Sadly, like the scribes and Pharisees, we can too easily slip into the elder brother’s shoes and find ourselves secretly or openly satisfied when natural justice takes its course and ungodly ways lead to a fall. However, it is not the will of God our heavenly Father that any of his children perish but that each should come to repentance. The challenge of the Lord’s parable to the scribes and Pharisees and to us in our day is to reject our natural self-righteous and competitive spirit and to share his heart ‘in bringing many sons to glory’; to raise the fallen and do all we can to bring them home to the Father.
May I ask, like the elder brother, are you living a life of obedient service? Does the Lord God owe you a place in his heaven, a favour, at the very least ‘a goat to celebrate with your friends’? Or have you discovered the joy of serving him as a son or daughter out of grateful love for his amazing goodness and mercy toward you?
One ‘Elder Brother’ Pharisee whose heart was totally changed
This whole series of parables clearly reflects how much God our heavenly Father and his Son, the Lord Jesus Christ, care about wayward and stumbling humanity. How they seek and search and spare no pains for the rescue and recovery of spiritually lost and straying people; how our heavenly Father watches, waits and welcomes. But, and this is so amazing, the final section of this series displays how our heavenly Father also cares deeply about religiously-inclined people who are, mistakenly, convinced of their own, self-made righteousness. The self-righteousness that leads us, like the scribes and Pharisees before us, to despise people who, of their own doing, have got into a desperate muddle; to resent the mercy shown to them and to imagine that we ourselves would never make such errors; ‘need no repentance’. The picture of the return of the elder brother shows how our heavenly Father goes out to entreat folk like this to come in. In these parables we have set before us, as in a mirror, ‘The joy of heaven over one sinner who repents’ – be he wayward youth or outwardly impressive, religious person.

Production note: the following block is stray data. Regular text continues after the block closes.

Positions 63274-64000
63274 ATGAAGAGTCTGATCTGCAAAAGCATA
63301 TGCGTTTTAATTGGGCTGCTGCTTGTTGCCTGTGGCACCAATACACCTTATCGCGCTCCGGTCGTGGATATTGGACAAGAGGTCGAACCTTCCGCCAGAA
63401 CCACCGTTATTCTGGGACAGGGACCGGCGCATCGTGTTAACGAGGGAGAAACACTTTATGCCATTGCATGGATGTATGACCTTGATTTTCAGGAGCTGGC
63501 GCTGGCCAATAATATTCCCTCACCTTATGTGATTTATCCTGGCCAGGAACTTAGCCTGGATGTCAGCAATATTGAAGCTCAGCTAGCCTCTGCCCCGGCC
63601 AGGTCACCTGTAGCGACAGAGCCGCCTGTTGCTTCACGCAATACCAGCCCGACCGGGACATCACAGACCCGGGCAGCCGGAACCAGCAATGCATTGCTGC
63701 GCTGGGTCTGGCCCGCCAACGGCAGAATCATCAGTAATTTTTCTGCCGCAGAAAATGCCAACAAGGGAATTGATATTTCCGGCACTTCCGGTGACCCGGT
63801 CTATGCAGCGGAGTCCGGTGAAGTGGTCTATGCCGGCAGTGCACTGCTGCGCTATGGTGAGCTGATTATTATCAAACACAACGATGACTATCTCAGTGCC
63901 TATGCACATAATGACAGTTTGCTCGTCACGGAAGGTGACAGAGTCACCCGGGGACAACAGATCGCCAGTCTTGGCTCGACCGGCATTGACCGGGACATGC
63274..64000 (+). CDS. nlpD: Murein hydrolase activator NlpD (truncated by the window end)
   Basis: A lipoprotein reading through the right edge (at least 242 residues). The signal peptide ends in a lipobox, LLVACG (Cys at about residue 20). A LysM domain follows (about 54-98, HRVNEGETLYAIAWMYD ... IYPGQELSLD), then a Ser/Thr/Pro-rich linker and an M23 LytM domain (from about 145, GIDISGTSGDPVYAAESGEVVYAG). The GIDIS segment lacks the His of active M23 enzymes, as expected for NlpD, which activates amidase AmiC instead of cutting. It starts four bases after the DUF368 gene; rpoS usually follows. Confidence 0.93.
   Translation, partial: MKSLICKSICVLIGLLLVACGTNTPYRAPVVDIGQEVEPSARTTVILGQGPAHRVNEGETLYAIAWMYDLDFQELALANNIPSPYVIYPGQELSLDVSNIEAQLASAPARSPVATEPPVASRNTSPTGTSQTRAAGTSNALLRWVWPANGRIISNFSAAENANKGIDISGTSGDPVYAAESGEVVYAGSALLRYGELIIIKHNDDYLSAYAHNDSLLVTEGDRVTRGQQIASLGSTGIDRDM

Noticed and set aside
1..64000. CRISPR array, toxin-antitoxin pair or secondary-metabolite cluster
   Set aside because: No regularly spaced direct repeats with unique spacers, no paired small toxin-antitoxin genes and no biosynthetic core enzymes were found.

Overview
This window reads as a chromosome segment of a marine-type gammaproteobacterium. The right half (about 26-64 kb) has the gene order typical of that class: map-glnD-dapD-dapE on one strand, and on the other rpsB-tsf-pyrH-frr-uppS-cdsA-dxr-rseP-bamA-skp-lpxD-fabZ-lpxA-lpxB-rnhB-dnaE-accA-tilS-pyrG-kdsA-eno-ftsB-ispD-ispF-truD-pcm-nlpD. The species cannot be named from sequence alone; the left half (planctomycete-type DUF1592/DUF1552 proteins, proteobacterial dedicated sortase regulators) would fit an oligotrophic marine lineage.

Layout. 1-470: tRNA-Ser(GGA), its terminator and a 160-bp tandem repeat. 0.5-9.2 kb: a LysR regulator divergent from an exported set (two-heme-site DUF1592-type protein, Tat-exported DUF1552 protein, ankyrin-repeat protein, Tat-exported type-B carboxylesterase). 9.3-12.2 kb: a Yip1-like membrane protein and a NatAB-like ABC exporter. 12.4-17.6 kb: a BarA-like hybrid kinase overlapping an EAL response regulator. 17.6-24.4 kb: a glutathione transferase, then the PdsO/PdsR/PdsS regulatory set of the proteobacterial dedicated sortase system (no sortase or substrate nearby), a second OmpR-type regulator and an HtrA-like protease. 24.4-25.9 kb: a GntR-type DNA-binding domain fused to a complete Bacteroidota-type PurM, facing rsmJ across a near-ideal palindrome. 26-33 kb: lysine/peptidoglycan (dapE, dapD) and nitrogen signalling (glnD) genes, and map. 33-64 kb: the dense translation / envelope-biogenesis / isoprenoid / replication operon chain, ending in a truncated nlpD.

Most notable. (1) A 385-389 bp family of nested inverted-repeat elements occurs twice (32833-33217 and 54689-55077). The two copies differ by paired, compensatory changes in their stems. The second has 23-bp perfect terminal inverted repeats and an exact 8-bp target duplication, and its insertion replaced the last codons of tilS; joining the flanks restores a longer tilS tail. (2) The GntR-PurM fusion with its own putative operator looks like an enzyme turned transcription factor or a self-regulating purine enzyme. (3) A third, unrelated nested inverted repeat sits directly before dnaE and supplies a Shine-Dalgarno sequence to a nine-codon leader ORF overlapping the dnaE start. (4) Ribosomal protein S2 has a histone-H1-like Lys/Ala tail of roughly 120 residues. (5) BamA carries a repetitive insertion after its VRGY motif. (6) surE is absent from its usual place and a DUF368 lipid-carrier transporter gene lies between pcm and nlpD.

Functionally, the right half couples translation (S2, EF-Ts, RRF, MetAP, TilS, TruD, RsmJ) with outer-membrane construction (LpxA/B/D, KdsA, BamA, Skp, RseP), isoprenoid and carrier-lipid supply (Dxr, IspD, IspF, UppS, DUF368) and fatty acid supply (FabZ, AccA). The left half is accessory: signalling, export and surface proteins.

‘Not by deeds of righteousness which we have done,’ writes the apostle Paul, ‘but according to his mercy he saved us . . .’ True repentance begins when we see, with horror, where we really stand before Almighty God, turn from own ways and run to him for mercy. With overwhelming grace and forgiveness, he comes to meet us where we are, either ‘to bring us home’, as with the younger son; or ‘to bring us in’, as with the elder son.
‘This is a true saying and worthy of acceptance by everyone, that Christ Jesus came into the world to save sinners, of whom’, writes that former Pharisee, the apostle Paul, ‘I am the chief.’
Over the arch of the doorway of a little church – through which minister, church officers and people must pass – is written, ‘This man receiveth sinners.’ I, for one, have cause to praise God that he did and still does, do you?
By the pulpit in another ancient church is a memorial tablet of the local, nineteenth-century Squire. It has his name, dates and then three short texts, clearly of his own choosing, to the effect: ‘God have mercy on me a sinner.’ ‘The Lord Jesus Christ said, “I am the way, the truth and the life no man comes to the Father but by me”. ’ ‘I know whom I have believed.’ Could such words be put on your memorial stone? Has the Son of God found and rescued you; brought you home or brought you in? For Squire, Parson and people there was, and still is, only one way . . . just as there was for tax-collectors and sinners, scribes and Pharisees.
Heavenly Father, have mercy upon us, show us with great clarity where we really stand before you. Enable us to turn our back on all our deep-seated ways of trying to earn your favour, and bow our knee to you, recognising that our only hope lies in your unmerited, undeserved mercy.
This people honours me with their lips, but their hearts . . . ’, Isaiah 29:13, Matthew 15:8, Mark 7:6
Contempt for those who have stumbled, Job 12:5&6
As filthy rags, Isaiah 64:6
I never knew you, Matthew 7:21-23
The Son of man came to seek and to save the lost, Luke 19:10
Not the will of God that any should perish, 2 Peter 3:9
Not by deeds of righteousness, Titus 3:5
Of whom, I am the chief, 1 Timothy 1:15
Questions for reflection or discussion
- Who might correspond in our society to the tax-gatherers and sinners; could you rejoice over their rescue and restoration; first to God and then to mainstream society?
- How easily do we ‘step into the elder brother’s shoes’ as we look in judgement on others and make assumptions for ourselves?
- To what extent do we wrestle with the teaching of this parable that all we ever hope for from the Lord God is always by his goodness and grace and never because we have earned his favour?
- How easy is it for church and chapel folk to be correct and dutiful yet loveless and joyless in the things of God? What might underlie this?
- Had the apostle Paul discovered something wonderful? What was it?